This view is inherently opposed to the notion of constitutional supremacy, because it holds out a constitutional provision as ineffective – it might as well not exist. To regard provisions in a supreme constitution as nothing more than a throat-clearing exercise is certainly not part of any constitutionalist enterprise.
Indeed, one of the presumptions of statutory interpretation from common law is that meaning must be assigned to every word and phrase – nothing may be regarded as redundant.
Section 235 of the Constitution provides as follows:
“The right of the South African people as a whole to self-determination, as manifested in this Constitution, does not preclude, within the framework of this right, recognition of the notion of the right of self-determination of any community sharing a common cultural and language heritage, within a territorial entity in the Republic or in any other way, determined by national legislation.”
De Vos interprets this as giving Parliament the right to simply ignore any appeal to or request for self-determination. The rider at the end, to De Vos, is an unbridled parliamentary discretion.
This take is necessarily incorrect for two main reasons:
First, Parliament would have had such a discretion without section 235. Why would section 235 be added explicitly to the constitutional text? Had section 235 not existed, Parliament could, in terms of its general legislative powers, recognise the right to internal self-determination and devolve powers downwards. But section 235 does exist, meaning it does something more than simply recognising an existing parliamentary discretion;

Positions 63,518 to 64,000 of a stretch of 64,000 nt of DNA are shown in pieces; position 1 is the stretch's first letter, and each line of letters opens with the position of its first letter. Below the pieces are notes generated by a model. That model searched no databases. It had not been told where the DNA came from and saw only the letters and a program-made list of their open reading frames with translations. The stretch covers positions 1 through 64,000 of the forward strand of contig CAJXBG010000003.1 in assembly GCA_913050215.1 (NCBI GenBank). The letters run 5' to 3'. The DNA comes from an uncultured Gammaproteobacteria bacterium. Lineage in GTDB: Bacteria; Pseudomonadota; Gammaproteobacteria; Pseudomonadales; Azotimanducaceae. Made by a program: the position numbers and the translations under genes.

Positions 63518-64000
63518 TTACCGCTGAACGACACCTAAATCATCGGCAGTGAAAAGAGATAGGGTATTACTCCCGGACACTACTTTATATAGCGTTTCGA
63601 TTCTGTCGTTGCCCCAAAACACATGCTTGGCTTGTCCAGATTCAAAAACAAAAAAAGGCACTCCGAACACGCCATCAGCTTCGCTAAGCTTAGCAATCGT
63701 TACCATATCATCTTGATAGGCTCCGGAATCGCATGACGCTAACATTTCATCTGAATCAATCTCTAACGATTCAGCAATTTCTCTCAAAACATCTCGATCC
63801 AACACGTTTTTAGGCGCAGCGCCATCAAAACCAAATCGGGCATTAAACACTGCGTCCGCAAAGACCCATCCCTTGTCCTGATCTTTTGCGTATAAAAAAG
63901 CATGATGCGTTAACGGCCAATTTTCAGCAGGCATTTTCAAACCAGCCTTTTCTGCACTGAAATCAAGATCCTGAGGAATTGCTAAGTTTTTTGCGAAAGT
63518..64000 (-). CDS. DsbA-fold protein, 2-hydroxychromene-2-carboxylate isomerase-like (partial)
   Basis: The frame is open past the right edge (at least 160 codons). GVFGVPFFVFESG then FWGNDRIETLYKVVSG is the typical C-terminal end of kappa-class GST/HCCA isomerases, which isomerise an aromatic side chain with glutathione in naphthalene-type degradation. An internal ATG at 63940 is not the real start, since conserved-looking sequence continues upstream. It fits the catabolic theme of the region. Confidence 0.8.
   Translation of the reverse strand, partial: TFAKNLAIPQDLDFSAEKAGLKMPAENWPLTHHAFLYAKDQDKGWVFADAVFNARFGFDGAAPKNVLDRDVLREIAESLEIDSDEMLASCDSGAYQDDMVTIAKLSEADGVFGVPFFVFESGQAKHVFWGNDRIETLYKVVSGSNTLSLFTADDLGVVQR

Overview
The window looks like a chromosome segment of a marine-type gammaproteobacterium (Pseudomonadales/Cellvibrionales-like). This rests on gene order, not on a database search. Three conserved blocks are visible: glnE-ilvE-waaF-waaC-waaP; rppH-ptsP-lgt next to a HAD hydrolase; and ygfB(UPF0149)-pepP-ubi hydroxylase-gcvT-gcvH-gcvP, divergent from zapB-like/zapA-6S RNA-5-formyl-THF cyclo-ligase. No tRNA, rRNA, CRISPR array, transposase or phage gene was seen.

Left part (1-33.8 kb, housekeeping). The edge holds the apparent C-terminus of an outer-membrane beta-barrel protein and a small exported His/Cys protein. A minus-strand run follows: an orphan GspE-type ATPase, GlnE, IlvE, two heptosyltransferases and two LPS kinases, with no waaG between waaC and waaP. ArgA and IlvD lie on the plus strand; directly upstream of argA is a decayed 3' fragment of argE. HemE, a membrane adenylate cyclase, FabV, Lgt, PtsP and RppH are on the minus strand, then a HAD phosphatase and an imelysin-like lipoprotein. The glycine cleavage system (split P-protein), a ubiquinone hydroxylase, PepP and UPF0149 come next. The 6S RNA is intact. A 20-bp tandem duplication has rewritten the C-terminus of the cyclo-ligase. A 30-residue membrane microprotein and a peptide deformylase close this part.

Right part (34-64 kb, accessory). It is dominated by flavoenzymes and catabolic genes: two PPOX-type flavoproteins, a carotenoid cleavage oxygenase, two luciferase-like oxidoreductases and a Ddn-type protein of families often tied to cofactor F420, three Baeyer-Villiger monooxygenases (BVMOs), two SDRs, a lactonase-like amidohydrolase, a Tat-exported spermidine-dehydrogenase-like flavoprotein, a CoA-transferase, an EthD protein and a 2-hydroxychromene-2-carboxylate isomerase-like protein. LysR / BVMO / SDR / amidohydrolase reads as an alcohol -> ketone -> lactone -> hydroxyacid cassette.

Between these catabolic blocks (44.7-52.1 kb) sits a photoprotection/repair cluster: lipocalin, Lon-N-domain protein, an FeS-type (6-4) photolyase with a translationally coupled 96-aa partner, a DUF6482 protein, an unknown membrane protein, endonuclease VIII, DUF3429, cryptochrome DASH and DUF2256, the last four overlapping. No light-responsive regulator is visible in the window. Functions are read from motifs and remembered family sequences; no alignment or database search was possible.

Second, self-determination is a fundamental norm of international law. It is not optional. Section 235, then, must be read not as giving Parliament an open-ended discretion to decide, willy-nilly, whether or not to recognise self-determination. It must be read as an obligation on Parliament to recognise and provide for self-determination whenever a viable claim to self-determination is made. Customary international law is applicable to and in South Africa.
The text supports this view if read constitutionally and not contemptuously.
Section 235 provides that the self-determination of the country as a whole may not be used (as is often done around the world when minorities seek self-government) as an excuse to deny self-determination to any component part of South Africa when demanded. National legislation, in light of the international law imperative of self-determination, must therefore determine a framework for internal self-determination.
Such a reading of the Constitution would be more compliant with the essential nature of written constitutionalism, as it recognises additional institutions to serve as checks and balances and amplifiers of democracy. De Vos’ construction of section 235 amounts to nothing more than giving the central government a “right to ignore” reasonable demands for devolution, which does not gel with the idea of limited government under a supreme constitution.
To top it off, the South African Constitution is formally a federal constitution. To interpret ambiguous or vague provisions in a unitary fashion is therefore also out of bounds, because it would simply contribute to depriving a federal instrument of its federal character.
Devolve or step aside
The Constitution, in other words, does not stop Parliament from making similar allowances for provinces as it has already done for municipalities as concerns policing powers. In fact, it would be possible to interpret the Constitution as requiring Parliament to do so.
The longer reasonable demands for devolution are ignored by the central government, the closer the African National Congress (ANC) steers South Africa to bottom-up federalism, secession, or even complete collapse. It would bode well for the ANC and its cheerleaders in the commentariat to become friendlier to the idea of devolution, before the decision is taken out of their hands entirely.